The British Columbia Real Estate Association (BCREA) said overall sales in October were down 1% from a year ago in Vancouver, while the provincial total showed a 6% gain in sales over that same period.
“While consumer demand in Vancouver edged lower last month on a year-over-year basis, strong increases were recorded in the Fraser Valley, Kamloops, Kootenay, and the North and on Vancouver Island,” said Cameron Muir, BCREA chief economist.
Sales gained the most in B.C. Northern and Kamloops, up 28% and 25% respectively. On the provincial scale, Muir said he expects home sales to remain relatively unchanged over the next few quarters as he expects the overall market to be stable.
Home prices were still rising in the Greater Vancouver Area, up 8.5% in October from a year earlier to reach an average of $767,225. That compares to a provincial average of $535,695, which was up 2.6% since last year.
The largest price gains were in Powell River, up 19.3% in October from a year ago to reach an average residential price of $278,900, but those figures were based on just a few dozen sales.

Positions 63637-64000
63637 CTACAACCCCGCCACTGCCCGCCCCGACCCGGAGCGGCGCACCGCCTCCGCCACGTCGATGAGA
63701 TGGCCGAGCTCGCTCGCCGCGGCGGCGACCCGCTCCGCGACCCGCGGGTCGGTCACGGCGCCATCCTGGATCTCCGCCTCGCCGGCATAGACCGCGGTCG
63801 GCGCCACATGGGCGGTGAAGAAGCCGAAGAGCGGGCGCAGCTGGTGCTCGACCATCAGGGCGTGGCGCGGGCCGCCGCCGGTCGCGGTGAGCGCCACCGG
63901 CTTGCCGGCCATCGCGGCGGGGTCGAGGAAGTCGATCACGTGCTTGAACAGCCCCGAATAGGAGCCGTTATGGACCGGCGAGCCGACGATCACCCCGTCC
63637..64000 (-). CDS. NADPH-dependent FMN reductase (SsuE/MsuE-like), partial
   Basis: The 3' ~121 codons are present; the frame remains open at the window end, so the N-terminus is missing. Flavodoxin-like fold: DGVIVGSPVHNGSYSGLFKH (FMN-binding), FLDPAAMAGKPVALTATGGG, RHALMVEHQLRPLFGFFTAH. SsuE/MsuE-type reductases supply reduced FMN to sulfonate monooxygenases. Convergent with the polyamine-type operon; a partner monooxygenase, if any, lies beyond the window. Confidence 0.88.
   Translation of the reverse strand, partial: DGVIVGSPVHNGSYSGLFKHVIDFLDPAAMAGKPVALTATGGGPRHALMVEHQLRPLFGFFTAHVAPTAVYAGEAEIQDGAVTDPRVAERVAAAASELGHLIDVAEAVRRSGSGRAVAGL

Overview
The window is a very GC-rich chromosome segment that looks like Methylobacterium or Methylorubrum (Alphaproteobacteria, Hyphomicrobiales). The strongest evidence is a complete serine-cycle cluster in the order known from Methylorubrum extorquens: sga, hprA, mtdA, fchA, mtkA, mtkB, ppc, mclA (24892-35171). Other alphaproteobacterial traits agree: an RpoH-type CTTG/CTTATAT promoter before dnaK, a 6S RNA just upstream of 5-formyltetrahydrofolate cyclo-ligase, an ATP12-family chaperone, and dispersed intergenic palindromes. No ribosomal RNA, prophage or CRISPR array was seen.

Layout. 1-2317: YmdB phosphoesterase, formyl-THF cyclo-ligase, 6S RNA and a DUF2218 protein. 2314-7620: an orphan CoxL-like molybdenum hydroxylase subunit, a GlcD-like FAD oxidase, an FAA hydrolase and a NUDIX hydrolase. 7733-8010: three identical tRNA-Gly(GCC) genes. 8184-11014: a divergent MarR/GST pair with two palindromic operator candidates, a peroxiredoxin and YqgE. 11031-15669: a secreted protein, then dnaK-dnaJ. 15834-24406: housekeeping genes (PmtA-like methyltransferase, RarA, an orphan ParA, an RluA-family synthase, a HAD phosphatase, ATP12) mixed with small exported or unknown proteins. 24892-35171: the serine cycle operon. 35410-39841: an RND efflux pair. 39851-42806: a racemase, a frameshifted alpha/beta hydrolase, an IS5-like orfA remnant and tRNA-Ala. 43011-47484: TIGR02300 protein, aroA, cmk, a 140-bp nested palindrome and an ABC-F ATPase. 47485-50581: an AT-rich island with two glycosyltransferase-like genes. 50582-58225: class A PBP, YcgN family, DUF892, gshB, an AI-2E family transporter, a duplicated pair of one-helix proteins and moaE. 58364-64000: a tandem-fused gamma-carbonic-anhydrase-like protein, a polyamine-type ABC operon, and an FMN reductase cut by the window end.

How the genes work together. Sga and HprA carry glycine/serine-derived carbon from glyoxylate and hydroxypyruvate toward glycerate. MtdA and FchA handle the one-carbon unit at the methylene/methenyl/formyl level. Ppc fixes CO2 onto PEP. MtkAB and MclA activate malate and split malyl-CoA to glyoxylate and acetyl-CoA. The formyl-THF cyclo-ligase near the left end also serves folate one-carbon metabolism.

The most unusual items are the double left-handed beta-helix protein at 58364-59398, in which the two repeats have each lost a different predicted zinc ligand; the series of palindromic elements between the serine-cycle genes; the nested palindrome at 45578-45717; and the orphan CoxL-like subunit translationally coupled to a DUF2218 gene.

With a larger sample with more than few hundred sales in October, B.C. Northern prices gained 11% to reach $215,150.
Average residential prices in October are down from where they were a year ago in Victoria (-6.1%), Okanagan Mainline (-14.3%), Kootenay (-1.6%), and Chilliwack (-2.8%).
Muir said overall, market conditions have remained favourable to home buyers in most parts of the province.
“While extremely low interest rates are helping to underpin demand, considerable headwinds in the global economy are acting as a counterweight by restringing B.C. economic and employment growth,” he said.
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